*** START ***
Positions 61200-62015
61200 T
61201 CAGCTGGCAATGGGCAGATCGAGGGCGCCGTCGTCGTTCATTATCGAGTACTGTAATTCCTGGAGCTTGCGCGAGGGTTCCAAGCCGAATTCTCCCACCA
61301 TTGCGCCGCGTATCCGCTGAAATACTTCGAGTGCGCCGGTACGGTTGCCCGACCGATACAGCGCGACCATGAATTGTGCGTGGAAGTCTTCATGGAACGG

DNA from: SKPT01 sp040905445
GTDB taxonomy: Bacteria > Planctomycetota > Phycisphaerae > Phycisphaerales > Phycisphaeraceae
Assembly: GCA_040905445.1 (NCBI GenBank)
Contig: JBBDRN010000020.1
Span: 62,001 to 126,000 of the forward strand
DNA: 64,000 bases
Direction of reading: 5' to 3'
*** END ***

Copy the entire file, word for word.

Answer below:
Positions 61200-62015
61200 T
61201 CAGCTGGCAATGGGCAGATCGAGGGCGCCGTCGTCGTTCATTATCGAGTACTGTAATTCCTGGAGCTTGCGCGAGGGTTCCAAGCCGAATTCTCCCACCA
61301 TTGCGCCGCGTATCCGCTGAAATACTTCGAGTGCGCCGGTACGGTTGCCCGACCGATACAGCGCGACCATGAATTGTGCGTGGAAGTCTTCATGGAACGG

DNA from: SKPT01 sp040905445
GTDB taxonomy: Bacteria > Planctomycetota > Phycisphaerae > Phycisphaerales > Phycisphaeraceae
Assembly: GCA_040905445.1 (NCBI GenBank)
Contig: JBBDRN010000020.1
Span: 62,001 to 126,000 of the forward strand
DNA: 64,000 bases
Direction of reading: 5' to 3'